Early last year, developer Camouflaj shared an ambitious vision with the gaming community: to create a triple-A-quality experience on mobile devices — a game called Republique. It’s been a long road.
This week, Camouflaj finally launched the first of five episodes on iOS, to follow on PC and Mac.
“We’ve spent two years making an iOS game with a 25-person development team,” Paul Alexander, a designer on Republique, told GameZone. “Who does that?!
“It takes an almost irrational confidence in what you’re creating to justify a project like ours.”
Republique has come a long way since its crowdfunding campaign launched on Kickstarter and then met its funding goal (just in time) in May 2012. The months afterward were tumultuous for the team.
“This time last year, we were working on our vertical slice — a portion of the game that was 100 percent ship quality,” said Alexander. “We confronted huge revelations about the size and scope of our project and were forced to make some tough decisions. We hadn’t yet decided what our monetization model would be, which meant that we were quite sure what amount of content we would need to ship with.”
Camouflaj did decide on a cost: $5 per episode, upfront. That’s a bit more than what App Store goers might be used to, but it’s not uncommon to see some of the best, most filling mobile games these days run with similar price tags. You don’t have to spend a dime on in-app purchases, but you can tip the developer by purchasing a making-of video or the season pass, which gives you a $5 discount on the entire series.
“We spent over a year deliberating our monetization strategy, and then [Telltale Games’] The Walking Dead came along, and we were struck by its many parallels to our project,” said Alexander. “We also had this huge game with a story that was well suited for an episodic format. With episode 1, I feel like we’re delivering extraordinary value, and we’re giving people extras for purchasing all five episodes up front: granting access to the developer commentaries that are embedded in each episode, a season pass-exclusive documentary, and early access to episode 2.”
After all, you are paying for a triple-A game experience — although Alexander chooses not to think of Republique in that way.
“For me, ‘triple-A’ isn’t the most useful term for describing what folks are getting with these games,” he said. “It’s sort of a relic of a past era. Is Sword & Sworcery a ‘triple-A’ game? What about Year Walk? Some people might not think so, but these games have a well-honed, singular vision — something I think we share.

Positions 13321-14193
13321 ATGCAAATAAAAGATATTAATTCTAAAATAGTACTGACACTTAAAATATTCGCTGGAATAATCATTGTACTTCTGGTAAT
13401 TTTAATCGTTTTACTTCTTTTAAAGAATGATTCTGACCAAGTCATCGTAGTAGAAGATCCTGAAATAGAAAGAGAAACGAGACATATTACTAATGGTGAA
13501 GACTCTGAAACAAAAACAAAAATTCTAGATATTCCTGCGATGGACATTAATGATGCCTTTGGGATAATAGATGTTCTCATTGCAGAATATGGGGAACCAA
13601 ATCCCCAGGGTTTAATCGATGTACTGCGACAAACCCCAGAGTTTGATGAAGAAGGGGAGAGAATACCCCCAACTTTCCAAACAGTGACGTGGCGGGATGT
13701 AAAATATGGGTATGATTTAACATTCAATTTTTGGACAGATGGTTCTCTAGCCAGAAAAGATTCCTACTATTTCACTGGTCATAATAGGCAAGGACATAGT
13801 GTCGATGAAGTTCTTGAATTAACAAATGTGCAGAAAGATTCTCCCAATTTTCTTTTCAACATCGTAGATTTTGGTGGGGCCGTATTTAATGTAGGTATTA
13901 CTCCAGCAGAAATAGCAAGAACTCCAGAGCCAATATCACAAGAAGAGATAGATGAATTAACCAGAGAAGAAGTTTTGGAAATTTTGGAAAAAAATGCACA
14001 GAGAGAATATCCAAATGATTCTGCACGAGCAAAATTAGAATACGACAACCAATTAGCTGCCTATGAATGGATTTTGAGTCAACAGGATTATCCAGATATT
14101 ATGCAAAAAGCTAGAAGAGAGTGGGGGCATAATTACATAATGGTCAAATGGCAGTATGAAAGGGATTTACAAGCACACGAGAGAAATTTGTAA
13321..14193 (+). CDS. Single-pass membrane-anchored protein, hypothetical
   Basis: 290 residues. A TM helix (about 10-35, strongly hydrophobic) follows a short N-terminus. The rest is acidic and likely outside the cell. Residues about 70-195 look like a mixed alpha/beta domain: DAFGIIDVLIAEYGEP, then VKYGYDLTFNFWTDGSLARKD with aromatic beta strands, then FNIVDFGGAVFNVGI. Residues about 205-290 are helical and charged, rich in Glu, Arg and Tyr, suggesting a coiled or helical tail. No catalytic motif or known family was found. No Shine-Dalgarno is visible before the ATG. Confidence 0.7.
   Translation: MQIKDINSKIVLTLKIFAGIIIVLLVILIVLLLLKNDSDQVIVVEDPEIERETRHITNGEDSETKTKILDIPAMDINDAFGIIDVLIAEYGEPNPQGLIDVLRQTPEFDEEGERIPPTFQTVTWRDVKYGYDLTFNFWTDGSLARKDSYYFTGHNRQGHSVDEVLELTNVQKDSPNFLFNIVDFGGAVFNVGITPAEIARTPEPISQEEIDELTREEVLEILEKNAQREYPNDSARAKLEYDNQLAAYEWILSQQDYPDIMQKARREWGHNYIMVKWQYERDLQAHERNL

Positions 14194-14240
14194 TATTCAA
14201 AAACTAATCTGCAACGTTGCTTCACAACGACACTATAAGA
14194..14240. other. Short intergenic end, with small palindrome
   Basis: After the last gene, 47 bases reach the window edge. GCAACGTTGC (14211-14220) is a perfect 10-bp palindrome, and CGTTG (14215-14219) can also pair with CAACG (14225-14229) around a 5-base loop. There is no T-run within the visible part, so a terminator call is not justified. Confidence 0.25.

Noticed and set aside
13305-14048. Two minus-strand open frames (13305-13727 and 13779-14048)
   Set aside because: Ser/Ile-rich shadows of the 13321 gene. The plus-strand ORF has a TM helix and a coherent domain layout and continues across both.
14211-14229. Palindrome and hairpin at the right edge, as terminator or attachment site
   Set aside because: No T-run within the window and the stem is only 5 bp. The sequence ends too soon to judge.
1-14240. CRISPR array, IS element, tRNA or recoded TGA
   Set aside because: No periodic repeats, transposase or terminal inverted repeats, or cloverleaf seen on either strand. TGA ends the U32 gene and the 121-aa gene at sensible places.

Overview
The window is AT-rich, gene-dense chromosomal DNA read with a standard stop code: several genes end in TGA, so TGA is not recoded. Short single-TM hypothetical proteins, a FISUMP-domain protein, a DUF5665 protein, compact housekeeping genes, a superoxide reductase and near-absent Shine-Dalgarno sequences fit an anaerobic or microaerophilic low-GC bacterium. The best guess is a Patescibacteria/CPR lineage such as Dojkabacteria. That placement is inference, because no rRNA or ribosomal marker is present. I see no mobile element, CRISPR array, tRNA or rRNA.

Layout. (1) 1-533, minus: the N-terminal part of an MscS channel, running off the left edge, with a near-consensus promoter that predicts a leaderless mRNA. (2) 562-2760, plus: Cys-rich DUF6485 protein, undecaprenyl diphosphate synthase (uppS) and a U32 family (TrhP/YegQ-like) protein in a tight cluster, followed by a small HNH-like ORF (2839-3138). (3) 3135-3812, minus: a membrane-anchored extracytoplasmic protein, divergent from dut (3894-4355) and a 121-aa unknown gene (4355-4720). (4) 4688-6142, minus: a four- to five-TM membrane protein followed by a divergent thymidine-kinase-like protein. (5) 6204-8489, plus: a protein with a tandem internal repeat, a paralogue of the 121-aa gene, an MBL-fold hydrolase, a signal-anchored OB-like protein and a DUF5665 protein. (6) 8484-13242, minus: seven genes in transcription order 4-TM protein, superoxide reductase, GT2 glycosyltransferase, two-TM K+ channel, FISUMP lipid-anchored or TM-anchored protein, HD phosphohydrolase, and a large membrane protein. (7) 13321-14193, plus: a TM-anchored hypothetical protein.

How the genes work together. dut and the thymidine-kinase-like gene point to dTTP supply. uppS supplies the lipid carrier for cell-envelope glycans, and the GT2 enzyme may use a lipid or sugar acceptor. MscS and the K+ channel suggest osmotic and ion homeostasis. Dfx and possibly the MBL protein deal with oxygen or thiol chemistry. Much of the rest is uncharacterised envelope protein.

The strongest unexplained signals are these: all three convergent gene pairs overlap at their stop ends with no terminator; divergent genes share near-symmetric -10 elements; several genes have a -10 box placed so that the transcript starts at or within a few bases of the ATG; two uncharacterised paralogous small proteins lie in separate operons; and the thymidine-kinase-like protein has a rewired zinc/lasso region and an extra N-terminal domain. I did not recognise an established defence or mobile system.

“There’s a kinship there. We want to celebrate these great games. That’s why we put collectible iOS ‘cartridges’ inside Republique that will direct players to our favorite games on the App Store.”
But while Republique might undoubtedly be a triple-A game made with touch devices in mind, more and more big-budget console games are extending their reach onto mobile with companion apps, such as with Knack, Beyond: Two Souls, or Call of Duty. Alexander says the popularity of those tangential apps shouldn’t overwhelm meatier games like Republique. In other words, they may become a trend, but they won’t replace fuller, more meaningful experiences.
“I think those are cool for fans of those franchises, but those franchises don’t live on iOS, so it doesn’t make me think twice about it,” he said. “… In general, I’m skeptical of these apps’ ability to create long-term engagement, but that’s not really what they’re after, is it? As opposed to what we’re trying to do, which is to come out strong with our first episode and sustain player engagement on a platform that isn’t typically known for that.”
And if Republique is successful over the course of its five episodes, that could affect the direction that mobile games take as technology improves and developers get more ambitious. We could see more titles like this one.
“It’s a lot to think about when we’ve only just released our first episode, but it’s possible,” said Alexander. “Our success could set a healthy precedent. It seems like every week there’s someone entering the independent space and departing a bigger company. For all the success that so-called ‘triple-A’ games achieve, some developers crave a more intimate relationship with their co-workers and their craft. It’s not some calculated business move.
“ … I’m hopeful we’ll be counted among a growing list of smaller studios that have defied the odds, and encourage more of the same.”